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We analysed data according to fracture sites. Where it was possible to obtain overall estimates of the probability of abuse for a particular fracture type from cross-sectional studies, we undertook a meta-analysis  and presented the result as forest plots.


We pooled estimates from individual studies using the method of De Simonian and Laird1, deriving a confidence interval for the pooled estimate and testing for heterogeneity between studies1. Given the varied nature of the studies, our work was inevitably a pooled estimate of different populations rather than a single one. Insufficient detail was shown in most papers to be able to analyse by age and so in the forest plots the studies were ranked in increasing order of mean age in the abused cases, as far as was possible. The results were generally summarised as the proportion of children with a given fracture type who are classed as abused – that is the predictive value of the fracture type for identifying abuse. Proportions were compared between groups using the chi-square test or Fisher’s exact test where that was appropriate.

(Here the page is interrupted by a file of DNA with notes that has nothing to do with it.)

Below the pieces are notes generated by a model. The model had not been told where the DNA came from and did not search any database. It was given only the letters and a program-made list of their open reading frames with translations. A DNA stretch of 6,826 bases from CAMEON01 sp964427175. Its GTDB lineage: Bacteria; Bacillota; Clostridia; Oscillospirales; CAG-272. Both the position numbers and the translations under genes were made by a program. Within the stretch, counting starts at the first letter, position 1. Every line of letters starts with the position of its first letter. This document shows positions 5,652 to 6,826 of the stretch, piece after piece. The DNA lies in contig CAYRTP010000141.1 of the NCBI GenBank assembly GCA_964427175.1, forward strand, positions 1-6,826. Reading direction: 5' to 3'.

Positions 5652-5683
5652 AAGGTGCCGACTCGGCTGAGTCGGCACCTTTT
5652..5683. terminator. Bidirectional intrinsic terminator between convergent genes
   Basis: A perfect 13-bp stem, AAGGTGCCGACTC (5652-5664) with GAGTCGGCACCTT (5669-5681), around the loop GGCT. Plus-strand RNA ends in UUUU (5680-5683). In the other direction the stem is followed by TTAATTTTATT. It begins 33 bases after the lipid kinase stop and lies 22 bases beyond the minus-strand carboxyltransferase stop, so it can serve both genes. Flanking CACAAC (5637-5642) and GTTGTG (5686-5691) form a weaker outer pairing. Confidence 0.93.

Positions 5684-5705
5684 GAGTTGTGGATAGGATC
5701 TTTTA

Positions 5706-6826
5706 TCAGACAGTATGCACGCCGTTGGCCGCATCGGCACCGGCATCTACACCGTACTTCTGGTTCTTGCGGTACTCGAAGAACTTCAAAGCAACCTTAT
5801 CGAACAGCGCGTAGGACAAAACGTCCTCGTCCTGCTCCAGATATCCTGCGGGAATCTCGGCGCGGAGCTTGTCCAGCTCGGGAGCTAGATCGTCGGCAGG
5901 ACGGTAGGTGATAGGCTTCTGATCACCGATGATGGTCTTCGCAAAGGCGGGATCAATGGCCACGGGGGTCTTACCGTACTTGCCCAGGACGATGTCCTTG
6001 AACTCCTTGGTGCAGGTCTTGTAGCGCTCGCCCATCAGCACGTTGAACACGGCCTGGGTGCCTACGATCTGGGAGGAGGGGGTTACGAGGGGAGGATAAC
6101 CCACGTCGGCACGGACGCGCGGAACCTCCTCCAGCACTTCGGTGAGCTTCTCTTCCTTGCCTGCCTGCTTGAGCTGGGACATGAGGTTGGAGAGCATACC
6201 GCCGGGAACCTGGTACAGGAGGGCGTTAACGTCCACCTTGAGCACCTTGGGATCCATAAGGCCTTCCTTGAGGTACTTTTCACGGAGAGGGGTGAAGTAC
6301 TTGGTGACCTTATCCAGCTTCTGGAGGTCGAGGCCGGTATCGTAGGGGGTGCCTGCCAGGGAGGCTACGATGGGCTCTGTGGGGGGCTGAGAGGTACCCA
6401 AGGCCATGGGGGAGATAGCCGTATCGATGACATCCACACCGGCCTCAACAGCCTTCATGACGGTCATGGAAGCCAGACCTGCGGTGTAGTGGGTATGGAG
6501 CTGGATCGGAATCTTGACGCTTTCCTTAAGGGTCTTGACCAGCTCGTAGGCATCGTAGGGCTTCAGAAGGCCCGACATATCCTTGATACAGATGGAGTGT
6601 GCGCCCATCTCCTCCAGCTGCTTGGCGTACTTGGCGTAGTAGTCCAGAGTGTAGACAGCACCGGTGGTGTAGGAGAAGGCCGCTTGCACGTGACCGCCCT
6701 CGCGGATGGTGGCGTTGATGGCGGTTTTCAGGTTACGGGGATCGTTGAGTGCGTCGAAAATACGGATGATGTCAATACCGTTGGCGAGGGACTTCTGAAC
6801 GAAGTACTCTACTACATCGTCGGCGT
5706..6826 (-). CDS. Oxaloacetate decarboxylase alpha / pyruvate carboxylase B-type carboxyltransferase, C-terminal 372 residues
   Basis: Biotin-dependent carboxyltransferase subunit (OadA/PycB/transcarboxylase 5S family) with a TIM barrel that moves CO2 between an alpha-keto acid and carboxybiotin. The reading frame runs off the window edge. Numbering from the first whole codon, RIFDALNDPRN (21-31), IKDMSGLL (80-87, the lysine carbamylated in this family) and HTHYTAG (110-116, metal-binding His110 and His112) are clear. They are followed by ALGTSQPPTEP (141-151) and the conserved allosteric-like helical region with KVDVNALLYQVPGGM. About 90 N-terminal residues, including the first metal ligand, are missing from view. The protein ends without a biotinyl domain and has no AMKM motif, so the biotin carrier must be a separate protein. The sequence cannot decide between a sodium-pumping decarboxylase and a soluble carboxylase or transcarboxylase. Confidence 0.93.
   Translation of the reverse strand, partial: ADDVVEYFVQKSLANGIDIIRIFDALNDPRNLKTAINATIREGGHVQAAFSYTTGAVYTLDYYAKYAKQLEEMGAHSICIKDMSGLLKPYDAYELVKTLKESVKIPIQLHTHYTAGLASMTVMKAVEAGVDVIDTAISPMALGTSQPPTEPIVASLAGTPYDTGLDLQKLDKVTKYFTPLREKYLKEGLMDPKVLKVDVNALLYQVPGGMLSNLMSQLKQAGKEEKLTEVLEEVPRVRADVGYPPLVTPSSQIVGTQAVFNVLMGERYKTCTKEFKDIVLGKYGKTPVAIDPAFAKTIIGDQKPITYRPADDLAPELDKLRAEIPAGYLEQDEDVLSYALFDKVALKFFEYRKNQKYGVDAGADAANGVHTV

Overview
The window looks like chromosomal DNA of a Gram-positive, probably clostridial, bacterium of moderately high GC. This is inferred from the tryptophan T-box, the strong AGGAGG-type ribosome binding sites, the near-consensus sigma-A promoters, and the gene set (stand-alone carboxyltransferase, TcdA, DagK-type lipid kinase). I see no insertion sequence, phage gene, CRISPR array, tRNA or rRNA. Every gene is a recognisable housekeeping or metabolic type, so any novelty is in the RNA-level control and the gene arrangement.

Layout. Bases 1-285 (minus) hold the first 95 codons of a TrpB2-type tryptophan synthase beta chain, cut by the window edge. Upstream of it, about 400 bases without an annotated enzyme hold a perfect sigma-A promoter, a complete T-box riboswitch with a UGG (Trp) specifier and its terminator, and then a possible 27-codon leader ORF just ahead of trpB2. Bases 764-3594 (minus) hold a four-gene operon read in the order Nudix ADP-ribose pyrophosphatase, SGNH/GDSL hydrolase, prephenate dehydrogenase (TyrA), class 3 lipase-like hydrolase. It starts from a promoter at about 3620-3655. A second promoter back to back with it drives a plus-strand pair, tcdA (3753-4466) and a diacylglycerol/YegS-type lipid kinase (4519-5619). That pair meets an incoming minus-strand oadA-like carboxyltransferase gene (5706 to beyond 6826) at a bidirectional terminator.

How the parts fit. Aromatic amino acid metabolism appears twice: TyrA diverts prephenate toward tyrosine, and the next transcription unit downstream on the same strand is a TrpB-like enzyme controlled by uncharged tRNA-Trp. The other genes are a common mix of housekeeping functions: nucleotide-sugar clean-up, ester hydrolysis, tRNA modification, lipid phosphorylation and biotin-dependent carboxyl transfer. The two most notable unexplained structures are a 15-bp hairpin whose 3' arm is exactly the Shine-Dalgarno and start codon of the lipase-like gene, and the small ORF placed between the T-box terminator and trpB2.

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  1. Fleiss JL. The statistical basis of meta-analysis. Statistical Methods in Medical Research. 1993;2(2):121-145 [Pubmed]


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